Cable & Wireless begins transatlantic link
By EDWARD HARROFF
Cable & Wireless has started building the first 80-wavelength transatlantic optical system (3.2-Tbit/sec capacity per leg) that will enable the system to fulfill an anticipated heavy demand for bandwidth. The new cable system is scheduled to begin service in the summer of 2002 and will make significant bandwidth available to Cable & Wireless customers at lower cost and well in advance of competing systems using similar technologies.
"Cable & Wireless is building the world's most advanced Internet Protocol [IP] transatlantic cable, known as 'Apollo,' together with Alcatel Submarine Networks, to meet growing IP and data demand that several analysts forecast to grow on average at 100% per annum," explains Gordon Hennessy, customer director for Cable & Wireless Global Carrier. "Several analysts confirm Cable & Wireless's internal traffic growth trends, as a result of the rapid adoption of business Internet communications worldwide. We have used analyst forecasts from Probe Research, Pioneer, and Yankee Group."
Cable & Wireless made its first major move to build transatlantic network capacity in 1998 through a joint venture called "Gemini" with MCI/WorldCom. The Gemini DWDM network capacity was not expected to peak until 2003, but Gemini is already reported filled.
The Apollo network presents a dual-cable configuration, relying on two links from the United States connecting with points in the United Kingdom and France (see Figure). The system will span approximately 13,000 km. Stéphane Téral, analyst at market researcher RHK Inc., sees "the Cable & Wireless decision to add major fiber transatlantic capacity quickly as a smart play, due to the rapid growth of IP traffic. This transatlantic network deployment will be the fastest ever and will contribute to driving down long-haul prices."
Based on new DWDM technology developed in Alcatel's research laboratories, the network will benefit from a capacity of 3.2 Tbits/sec per leg. The network will consist of four fiber-pairs equipped with 80 wavelengths at 10 Gbits/sec. "It will be the first time ever that so many channels will cross the Atlantic on a single fiber-pair," claims Alcatel deputy director for sales and marketing Peter Howard. "Apollo has therefore the highest capacity and lower unit cost of any transatlantic system and features a robust and flexible design, which is adaptive to future traffic patterns."
RHK's Téral points out that "this advanced IP transatlantic cable system has been well-designed for strong resilience using a dual-leg architecture similar to what Cable & Wireless used in the Gemini network. Also, Apollo will provide greater capacity using DWDM technology on the first 80-wavelength undersea system deployed. Cable & Wireless's multimillion-dollar investment was well-timed."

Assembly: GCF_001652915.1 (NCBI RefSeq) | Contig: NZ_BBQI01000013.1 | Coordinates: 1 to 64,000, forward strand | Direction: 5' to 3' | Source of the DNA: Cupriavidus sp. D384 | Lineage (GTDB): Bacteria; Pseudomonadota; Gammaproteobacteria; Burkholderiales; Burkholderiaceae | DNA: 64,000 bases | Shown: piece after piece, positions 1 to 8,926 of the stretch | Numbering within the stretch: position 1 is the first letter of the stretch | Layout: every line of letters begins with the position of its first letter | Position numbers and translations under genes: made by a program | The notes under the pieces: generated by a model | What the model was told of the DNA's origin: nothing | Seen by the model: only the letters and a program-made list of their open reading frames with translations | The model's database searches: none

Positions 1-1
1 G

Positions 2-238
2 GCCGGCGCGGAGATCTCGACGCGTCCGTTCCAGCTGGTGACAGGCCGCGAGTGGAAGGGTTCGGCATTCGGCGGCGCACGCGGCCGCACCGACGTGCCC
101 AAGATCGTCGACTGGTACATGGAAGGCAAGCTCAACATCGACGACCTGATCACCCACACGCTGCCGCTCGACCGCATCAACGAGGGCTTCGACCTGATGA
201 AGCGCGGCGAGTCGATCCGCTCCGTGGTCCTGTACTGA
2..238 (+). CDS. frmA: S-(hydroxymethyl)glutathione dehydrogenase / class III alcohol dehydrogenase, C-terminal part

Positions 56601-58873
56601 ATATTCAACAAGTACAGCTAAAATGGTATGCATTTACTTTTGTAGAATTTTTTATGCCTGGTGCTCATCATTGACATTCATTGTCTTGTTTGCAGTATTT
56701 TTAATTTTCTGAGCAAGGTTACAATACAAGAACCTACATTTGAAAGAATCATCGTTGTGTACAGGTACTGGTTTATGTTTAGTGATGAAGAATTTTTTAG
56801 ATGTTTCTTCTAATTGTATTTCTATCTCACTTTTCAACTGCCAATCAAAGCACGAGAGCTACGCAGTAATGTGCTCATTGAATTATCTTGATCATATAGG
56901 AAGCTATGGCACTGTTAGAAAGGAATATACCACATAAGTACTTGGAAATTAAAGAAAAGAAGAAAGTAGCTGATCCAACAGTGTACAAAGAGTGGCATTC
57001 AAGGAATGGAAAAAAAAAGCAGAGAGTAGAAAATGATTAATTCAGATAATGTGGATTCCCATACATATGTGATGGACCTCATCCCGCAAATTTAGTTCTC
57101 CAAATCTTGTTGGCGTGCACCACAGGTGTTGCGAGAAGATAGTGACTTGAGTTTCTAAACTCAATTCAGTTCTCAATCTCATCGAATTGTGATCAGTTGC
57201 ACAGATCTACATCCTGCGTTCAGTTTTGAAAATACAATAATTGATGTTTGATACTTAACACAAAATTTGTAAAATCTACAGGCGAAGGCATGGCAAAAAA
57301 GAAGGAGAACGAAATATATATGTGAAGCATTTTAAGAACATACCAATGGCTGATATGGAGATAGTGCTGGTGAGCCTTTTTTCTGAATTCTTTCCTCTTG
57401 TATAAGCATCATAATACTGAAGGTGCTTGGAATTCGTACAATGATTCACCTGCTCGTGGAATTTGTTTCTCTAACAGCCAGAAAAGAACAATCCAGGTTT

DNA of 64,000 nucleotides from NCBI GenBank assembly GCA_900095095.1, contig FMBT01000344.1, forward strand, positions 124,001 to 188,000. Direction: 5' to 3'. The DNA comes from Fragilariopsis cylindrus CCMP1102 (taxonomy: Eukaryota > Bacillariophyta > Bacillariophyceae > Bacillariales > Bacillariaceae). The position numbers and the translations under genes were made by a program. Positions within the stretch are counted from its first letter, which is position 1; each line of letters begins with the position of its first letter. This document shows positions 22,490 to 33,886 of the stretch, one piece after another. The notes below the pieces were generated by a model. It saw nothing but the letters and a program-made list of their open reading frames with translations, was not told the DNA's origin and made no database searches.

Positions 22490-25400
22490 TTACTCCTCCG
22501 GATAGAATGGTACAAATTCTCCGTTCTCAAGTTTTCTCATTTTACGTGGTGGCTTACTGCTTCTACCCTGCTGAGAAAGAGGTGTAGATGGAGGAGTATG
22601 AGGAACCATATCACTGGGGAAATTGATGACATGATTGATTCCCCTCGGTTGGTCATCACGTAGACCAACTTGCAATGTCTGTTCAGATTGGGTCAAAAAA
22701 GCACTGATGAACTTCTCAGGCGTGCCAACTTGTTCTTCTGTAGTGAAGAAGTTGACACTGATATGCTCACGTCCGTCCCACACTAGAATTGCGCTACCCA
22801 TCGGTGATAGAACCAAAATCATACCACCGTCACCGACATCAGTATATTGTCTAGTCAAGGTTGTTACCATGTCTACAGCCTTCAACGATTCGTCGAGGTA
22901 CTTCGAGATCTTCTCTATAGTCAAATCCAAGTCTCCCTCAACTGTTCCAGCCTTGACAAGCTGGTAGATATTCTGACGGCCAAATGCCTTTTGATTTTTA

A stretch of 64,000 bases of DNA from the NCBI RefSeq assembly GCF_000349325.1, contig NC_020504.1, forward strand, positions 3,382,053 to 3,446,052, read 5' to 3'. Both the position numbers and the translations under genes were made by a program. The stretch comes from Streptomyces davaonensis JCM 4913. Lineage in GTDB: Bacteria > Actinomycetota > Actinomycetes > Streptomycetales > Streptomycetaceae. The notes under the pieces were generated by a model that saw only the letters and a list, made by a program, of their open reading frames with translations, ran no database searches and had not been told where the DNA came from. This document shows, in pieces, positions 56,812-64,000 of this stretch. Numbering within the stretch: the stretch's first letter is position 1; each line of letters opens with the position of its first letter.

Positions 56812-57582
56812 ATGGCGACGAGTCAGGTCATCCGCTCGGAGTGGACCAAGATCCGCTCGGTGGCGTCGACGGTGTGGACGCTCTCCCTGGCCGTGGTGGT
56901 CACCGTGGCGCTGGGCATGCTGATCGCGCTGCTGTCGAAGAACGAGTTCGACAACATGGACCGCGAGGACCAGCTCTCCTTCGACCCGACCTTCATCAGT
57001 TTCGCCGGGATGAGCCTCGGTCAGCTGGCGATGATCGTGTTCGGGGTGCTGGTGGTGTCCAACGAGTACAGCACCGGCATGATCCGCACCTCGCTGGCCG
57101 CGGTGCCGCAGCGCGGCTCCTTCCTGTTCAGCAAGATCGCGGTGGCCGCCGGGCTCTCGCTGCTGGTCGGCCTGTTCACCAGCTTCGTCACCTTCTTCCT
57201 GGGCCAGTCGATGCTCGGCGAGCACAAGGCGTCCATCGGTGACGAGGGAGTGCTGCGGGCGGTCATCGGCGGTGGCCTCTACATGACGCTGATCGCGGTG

Cable & Wireless's investment in the transatlantic system is £300 million ($450 million). "Alcatel is offering some additional project financing intended for Apollo based on Cable & Wireless's requirements," reports Howard. "We were able to quickly start building cable due to the longstanding relations between our two groups. Alcatel knows how to deliver and service a transoceanic cable system that meets Cable & Wireless's strict requirements."
The marine maintenance contract for Apollo includes a comprehensive after-sales service from Alcatel, including cable fault and marine repair services to be provided by two cable-vessels from Alcatel's own fleet. Alcatel launched this service last year.
A major U.S. communications company has already signed a letter of intent to purchase one fiber-pair, representing a quarter of the new cable system's capacity. In addition, Cable & Wireless's dedicated carrier and service-provider channel, Partner Services, has nondisclosure agreements and ongoing commercial negotiations with other potential purchasers.
"This statement from Cable & Wireless demonstrates how strong transatlantic broadband demand remains," Téral says. "The business risk of wholly owning Apollo is sharply reduced by this pre-selling of future transatlantic broadband capacity. We have seen this market behavior with other undersea network projects."
The Apollo undersea optical network indicates that Alcatel is again pushing transoceanic transmission capacity toward 1 Tbit/sec for distances of greater than 6,000 km. With DWDM technology maturing, subsea transmission capacity has come a long way since Cable & Wireless and Alcatel dared to implement Gemini-the first transatlantic DWDM system. By the end of this year, this capacity performance is expected to rise to more than 8 Tbits/sec (105 wavelengths x 10 Gbits/sec per fiber-pair).
Edward Harroff writes on telecommunications issues from Bellevue, Switzerland, for the GEID Press Agency (Paris).